Since 2000, at least 32 firefighters have died on the job, according to figures obtained by Tim Renders, an advisor and fire prevention instructor, who is calling for an independent body of enquiry, De Morgen and Het Laatste Nieuws reported.
“The Federal Public Service for Home Affairs, which is notably responsible for the firefighters, does not retain data on the number of them injured on killed when attending fires,” Renders pointed out. “There should at least be an independent inquiry in the case of an incident.”
A couple of days after the Beringen blaze that cost the lives of two firefighters, Renders and his colleague Jan Jorissen, the North-Limburg fire brigade commander, called for an independent body of inquiry.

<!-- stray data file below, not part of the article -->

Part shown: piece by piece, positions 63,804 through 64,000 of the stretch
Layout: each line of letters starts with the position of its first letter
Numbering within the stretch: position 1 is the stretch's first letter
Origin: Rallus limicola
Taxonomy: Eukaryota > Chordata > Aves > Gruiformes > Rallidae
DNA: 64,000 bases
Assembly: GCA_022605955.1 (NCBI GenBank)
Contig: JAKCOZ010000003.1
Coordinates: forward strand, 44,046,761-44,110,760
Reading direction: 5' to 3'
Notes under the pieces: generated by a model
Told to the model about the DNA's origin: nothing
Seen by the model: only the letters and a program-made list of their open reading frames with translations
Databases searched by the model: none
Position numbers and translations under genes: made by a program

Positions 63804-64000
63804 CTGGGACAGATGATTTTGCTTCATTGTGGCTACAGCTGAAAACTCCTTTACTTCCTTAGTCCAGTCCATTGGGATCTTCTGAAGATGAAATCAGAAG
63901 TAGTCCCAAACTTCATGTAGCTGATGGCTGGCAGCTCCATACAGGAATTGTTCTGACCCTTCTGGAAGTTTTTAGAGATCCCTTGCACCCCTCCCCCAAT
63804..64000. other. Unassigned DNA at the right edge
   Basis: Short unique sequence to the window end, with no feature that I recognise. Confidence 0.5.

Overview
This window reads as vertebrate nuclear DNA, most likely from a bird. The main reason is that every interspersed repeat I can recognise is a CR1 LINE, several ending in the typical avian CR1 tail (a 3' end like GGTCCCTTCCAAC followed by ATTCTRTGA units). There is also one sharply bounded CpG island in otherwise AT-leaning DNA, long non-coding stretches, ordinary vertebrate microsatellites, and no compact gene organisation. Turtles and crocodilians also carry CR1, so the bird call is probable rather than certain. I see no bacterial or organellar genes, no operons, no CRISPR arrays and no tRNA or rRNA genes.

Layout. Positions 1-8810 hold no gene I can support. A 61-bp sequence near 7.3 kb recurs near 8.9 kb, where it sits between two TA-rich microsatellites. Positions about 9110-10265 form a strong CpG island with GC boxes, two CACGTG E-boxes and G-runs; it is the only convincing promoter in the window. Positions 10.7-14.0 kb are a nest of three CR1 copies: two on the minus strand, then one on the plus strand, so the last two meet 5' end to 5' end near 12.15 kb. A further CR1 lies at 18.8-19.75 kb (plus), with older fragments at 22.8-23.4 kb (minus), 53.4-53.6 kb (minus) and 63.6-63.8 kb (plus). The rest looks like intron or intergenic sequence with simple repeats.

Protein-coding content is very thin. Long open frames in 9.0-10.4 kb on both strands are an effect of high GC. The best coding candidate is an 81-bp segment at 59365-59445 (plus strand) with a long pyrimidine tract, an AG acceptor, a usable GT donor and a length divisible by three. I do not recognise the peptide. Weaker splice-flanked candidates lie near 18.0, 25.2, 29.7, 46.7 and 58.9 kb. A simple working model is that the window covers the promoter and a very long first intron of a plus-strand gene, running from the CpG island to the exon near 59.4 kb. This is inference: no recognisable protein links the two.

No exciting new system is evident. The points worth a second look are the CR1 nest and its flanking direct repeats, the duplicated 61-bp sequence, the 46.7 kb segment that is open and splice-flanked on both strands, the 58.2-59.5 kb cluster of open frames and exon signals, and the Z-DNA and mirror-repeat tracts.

“Each operational service in our country has such a body. The police has the Comité P, the intelligence services have the Comité R and there is also an investigation unit at the ministry of defence keeping things under control. Why not a firefighters’ committee?” Jorissen wondered.
Following the Ghislenghien disaster in 2004, the emergency services were reformed and, as a result of this, the Federal Knowledge Centre for Public Safety was created in June 2008. “The objective was to collate the available knowledge and figures so as to be able to lead inquiries,” Jorissen concluded. But the knowledge centre never really got off the ground because, according to Jorissen, the budget has been cut year after year, a criticism refuted by the centre.